“How the gut determines our lives”, is the slogan the German news magazine “Focus” once more relies on to summarise current research and observations on the importance of the gut microbiome. “For a long time, researchers assumed that microbes merely handle digestion”, the advance notice to the edition “Follow your gut feeling” says. Today, however, we may be certain: bacteria are able to do much more. Researchers are convinced that there are many ways in which bacteria on and in our bodies and their interactions affect our health.
Among others, the magazine refers to results of research conducted by the European Molecular Biology Laboratory (EMBL) in Heidelberg. In 2011, scientists working at the institute had found that humans can be divided into three different gut types based on the prevalence of specific species of bacteria in the gut. “A more precise analysis of the bacteria’s DNA also established biomarkers connected to age, gender, or body-mass-index. This could enable an earlier diagnosis and a more precise therapy of diseases”, the information platform www.biotechnologie.de reported.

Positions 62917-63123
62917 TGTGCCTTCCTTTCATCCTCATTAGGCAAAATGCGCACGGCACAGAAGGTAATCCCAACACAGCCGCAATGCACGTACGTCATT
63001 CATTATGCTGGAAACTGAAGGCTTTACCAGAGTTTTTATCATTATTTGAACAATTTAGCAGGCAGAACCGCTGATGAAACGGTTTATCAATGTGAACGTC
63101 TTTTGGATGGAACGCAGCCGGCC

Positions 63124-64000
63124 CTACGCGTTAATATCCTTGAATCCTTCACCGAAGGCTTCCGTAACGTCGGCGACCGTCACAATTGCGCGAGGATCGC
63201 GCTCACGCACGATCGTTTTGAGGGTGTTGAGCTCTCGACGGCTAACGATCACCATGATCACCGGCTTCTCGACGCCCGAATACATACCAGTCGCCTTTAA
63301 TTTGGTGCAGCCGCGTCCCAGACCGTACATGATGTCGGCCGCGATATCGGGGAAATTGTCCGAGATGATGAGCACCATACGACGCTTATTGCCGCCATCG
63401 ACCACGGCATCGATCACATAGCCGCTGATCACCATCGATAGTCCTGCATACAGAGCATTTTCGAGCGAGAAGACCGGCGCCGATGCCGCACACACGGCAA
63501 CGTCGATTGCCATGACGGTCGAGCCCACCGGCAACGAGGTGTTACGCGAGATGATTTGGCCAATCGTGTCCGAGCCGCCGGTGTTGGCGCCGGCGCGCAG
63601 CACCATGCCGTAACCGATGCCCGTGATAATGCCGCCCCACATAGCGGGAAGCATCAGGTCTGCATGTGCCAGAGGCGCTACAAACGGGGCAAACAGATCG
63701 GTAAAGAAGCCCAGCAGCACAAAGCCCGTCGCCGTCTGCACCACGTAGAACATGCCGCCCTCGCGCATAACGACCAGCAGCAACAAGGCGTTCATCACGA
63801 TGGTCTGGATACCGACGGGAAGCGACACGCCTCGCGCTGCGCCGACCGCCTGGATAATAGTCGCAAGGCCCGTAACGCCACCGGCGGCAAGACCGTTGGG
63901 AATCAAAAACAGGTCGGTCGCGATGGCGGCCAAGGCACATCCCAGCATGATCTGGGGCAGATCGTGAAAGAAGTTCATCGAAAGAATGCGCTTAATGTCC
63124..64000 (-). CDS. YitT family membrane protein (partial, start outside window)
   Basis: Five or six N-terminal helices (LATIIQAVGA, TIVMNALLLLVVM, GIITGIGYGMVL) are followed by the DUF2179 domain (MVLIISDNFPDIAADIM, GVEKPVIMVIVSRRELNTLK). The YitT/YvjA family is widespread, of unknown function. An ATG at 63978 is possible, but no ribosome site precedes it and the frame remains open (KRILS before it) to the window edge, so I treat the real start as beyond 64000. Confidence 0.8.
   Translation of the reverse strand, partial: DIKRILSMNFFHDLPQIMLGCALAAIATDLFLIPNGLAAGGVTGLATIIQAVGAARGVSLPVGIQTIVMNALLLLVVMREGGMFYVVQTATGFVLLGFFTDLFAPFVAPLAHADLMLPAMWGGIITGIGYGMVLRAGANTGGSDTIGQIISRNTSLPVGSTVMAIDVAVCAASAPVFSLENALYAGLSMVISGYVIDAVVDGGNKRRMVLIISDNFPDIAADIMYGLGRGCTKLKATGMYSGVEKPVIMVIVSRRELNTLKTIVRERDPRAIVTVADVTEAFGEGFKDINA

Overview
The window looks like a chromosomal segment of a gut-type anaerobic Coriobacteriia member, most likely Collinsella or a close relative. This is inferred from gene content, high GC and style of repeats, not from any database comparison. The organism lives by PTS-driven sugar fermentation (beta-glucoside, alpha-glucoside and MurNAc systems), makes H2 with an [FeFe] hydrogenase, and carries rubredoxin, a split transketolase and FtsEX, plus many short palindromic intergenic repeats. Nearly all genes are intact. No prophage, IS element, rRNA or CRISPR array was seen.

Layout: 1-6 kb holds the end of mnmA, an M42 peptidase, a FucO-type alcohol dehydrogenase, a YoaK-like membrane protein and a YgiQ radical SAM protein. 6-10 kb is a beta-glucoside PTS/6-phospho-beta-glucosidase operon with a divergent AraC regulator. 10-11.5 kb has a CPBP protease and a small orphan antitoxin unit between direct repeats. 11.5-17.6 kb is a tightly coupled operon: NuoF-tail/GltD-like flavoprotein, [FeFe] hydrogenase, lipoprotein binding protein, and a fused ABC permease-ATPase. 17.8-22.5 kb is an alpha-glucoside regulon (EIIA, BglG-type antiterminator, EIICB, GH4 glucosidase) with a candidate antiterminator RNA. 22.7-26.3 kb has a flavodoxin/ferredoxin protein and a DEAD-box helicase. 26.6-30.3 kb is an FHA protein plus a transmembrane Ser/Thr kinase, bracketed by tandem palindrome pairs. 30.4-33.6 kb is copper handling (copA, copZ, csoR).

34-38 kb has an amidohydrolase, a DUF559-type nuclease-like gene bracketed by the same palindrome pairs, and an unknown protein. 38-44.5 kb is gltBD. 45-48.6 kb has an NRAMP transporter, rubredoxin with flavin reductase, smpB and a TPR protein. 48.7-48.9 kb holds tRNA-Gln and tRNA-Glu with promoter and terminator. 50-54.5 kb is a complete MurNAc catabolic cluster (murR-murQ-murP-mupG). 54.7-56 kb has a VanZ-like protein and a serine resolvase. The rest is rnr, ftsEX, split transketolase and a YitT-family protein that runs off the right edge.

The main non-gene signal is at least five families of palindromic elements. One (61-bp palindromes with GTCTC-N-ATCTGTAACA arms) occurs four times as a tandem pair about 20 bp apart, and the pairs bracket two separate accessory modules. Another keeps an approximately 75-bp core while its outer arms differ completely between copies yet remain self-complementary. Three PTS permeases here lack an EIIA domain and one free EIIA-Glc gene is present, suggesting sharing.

For their research, the scientists in Heidelberg used stool samples from all over the world. They analysed the DNA of all bacteria and determined their respective frequency of occurrence. The result were three distinct groups. In each of these “enterotypes”, some species of bacteria dominated, whereas others were only present in the gut in small quantities.
What’s interesting is that within each group, gut flora changes. In bacterial DNA from the guts of older people, the scientists found more microbial genes involved in breaking down carbohydrates than in those of the younger age group. This might indicate that we become less efficient at processing nutrients as we age, and that bacteria take up the task. Should this prove to be the case, frequency and composition of bacteria could be eventually used to establish markers for traits like obesity or diseases. Ideally, doctors could look for clues in someone’s gut bacteria when diagnosing early colorectal cancer or other diseases and adapt treatment specifically to the patient’s individual gut type.